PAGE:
glycated haemoglobin

HDL-C

high density lipoprotein-cholesterol

IQR

interquartile range (25th–75th percentile)

LDL-C

low density lipoprotein-cholesterol

HDL-C

high density lipoprotein-cholesterol

MI

myocardial infarction

NADC

National Association of Diabetes Centres

PVD

peripheral vascular disease

ROC

receiver operating characteristic

Rx

treatment

SD

standard deviation

Total-C

total-cholesterol

TRIPOD

Transparent Reporting of a multivariable prediction model for Individual Prognosis or Diagnosis

Background

Cardiovascular disease (CVD) is the leading cause of death among people with type 1 diabetes [1, 2, 3, 4, 5, 6]. Furthermore, people with type 1 diabetes experience cardiovascular events about 10 years earlier than a matched population without diabetes [7]. This is juxtaposed with current national strategies in primary prevention of CVD that focus on absolute cardiovascular risk stratification from around 40 years of age regardless of comorbidities [1, 8, 9, 10, 11]. This strategy fails to integrate the duration of exposure to risk factors which may be of particular relevance to younger people diagnosed with type 1 diabetes in their youth.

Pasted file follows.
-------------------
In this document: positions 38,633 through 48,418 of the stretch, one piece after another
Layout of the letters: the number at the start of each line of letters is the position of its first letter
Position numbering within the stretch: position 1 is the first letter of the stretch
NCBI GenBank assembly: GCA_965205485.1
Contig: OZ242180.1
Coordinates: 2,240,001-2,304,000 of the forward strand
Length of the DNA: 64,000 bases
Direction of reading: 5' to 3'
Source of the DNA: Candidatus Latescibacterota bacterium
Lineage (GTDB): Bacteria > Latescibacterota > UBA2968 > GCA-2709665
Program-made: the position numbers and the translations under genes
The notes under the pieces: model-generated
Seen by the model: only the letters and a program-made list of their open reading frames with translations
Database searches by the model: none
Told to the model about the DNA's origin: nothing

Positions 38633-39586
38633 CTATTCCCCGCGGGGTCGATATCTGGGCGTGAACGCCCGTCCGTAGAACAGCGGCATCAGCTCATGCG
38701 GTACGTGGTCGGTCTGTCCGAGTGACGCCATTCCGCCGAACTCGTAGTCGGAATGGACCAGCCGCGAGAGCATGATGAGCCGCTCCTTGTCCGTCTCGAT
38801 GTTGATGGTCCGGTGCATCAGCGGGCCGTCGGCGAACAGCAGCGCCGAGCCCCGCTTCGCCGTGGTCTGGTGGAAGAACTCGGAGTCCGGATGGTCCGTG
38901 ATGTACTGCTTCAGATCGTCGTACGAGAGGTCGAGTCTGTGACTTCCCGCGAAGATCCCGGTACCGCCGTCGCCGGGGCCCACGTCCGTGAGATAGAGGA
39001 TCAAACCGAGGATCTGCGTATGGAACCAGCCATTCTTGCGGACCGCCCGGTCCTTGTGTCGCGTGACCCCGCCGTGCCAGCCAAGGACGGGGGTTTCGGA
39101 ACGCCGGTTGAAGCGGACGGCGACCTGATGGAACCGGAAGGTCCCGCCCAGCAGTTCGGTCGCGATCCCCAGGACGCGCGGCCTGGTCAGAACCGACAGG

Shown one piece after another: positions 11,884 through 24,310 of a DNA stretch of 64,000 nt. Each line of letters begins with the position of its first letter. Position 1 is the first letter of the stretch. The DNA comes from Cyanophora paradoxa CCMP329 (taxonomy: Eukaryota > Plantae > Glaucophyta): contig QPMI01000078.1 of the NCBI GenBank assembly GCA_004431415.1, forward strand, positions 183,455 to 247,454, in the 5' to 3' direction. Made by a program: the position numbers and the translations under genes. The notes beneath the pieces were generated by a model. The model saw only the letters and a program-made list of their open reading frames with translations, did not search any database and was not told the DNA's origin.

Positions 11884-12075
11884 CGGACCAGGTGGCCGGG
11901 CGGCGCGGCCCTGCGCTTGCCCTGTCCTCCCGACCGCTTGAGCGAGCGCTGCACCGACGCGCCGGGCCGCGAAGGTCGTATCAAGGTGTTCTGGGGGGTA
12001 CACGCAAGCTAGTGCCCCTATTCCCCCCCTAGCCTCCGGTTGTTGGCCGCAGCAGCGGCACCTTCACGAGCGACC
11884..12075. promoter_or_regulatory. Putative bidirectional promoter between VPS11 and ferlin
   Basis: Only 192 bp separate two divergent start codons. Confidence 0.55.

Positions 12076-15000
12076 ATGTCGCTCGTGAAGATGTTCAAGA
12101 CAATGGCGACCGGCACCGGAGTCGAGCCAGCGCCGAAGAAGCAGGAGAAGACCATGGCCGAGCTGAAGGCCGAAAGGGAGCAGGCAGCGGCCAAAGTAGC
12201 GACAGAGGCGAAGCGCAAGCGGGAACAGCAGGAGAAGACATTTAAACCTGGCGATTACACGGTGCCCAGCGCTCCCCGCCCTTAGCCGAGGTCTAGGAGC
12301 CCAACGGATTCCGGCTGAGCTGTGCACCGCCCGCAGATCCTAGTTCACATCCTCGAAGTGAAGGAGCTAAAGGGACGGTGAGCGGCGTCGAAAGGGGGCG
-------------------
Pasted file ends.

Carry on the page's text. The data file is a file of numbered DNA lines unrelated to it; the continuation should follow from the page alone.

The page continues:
While traditional cardiovascular risk factors are expected to contribute to the observed increased risk of CVD, the relative strength of associations in type 1 diabetes is not clear. The protective association of female sex with CVD, for example, appears to be negated in at least those women aged less than 40 years with type 1 diabetes [5, 12, 13]. Similarly, while obesity is recognised as an independent risk factor for CVD in the general population [14, 15, 16, 17, 18], the impact of increasing body mass index (BMI) in type 1 diabetes is not firmly established. Furthermore, recommendations for pharmacotherapy to manage risk factors are largely extrapolated from trials in adults with type 2 diabetes that may not be generalisable to those with type 1 diabetes [1, 8, 9, 19].